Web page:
DECLINING COTTON ACREAGE IMPACTS ON U.S. COTTON GINNING INDUSTRY STRUCTURE AND COSTS

The United States cotton industry has seen sustained reductions in cotton acreage since 2006 that coincided with increased production of biofuels that afforded higher returns to crops such as corn, among others, from which biofuels are derived. With lower cotton production following reduced acreage, the average number of bales processed per gin in the U.S. declined from 26,920 bales in 2006 to 17,453 in 2008. As a result of this lower effective demand, higher-capacity gins are constrained to produce at lower volumes below their minimum efficient scale at higher costs. On the other hand, smaller capacity gins now operate closer to their minimum efficient scale which makes them more cost-effective in producing lower volumes. This paper evaluates how the recent declines in cotton acreage have affected the structure and costs faced by cotton gins in the U.S.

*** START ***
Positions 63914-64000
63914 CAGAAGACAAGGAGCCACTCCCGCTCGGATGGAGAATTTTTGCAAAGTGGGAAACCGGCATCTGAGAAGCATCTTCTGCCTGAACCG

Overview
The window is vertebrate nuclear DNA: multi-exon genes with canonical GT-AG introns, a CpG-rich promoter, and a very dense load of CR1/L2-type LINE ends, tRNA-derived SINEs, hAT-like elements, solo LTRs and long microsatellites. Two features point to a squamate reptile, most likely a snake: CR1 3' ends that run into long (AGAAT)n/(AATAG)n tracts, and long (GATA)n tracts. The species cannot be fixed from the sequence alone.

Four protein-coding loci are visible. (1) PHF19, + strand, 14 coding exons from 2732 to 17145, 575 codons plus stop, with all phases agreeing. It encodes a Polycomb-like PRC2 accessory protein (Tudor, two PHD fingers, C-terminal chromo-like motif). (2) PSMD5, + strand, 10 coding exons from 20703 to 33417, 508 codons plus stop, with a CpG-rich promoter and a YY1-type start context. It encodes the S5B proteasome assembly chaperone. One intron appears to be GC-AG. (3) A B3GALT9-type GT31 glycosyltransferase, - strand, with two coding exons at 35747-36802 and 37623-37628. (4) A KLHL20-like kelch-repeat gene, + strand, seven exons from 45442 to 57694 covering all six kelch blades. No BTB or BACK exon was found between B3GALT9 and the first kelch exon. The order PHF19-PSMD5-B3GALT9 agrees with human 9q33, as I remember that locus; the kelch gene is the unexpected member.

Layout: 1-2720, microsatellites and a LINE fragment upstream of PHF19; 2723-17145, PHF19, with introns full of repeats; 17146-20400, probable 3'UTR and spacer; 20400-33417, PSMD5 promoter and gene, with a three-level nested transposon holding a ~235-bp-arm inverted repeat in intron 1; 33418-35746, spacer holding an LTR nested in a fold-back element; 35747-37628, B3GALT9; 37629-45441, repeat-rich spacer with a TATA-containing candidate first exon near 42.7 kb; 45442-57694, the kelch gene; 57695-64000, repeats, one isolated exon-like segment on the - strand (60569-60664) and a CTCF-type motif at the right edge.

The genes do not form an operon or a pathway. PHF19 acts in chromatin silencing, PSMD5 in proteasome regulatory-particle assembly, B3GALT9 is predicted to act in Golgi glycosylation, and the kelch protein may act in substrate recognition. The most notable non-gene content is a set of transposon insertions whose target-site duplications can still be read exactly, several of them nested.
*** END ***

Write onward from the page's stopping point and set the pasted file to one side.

Issue Date:
2010-01
Publication Type:
Conference Paper/ Presentation
PURL Identifier:
http://purl.umn.edu/96673
Note:
Paper prepared for 2010 Cotton Beltwide Conferences, New Orleans, Louisiana, January, 2010




 Record created 2017-04-01, last modified 2017-11-13

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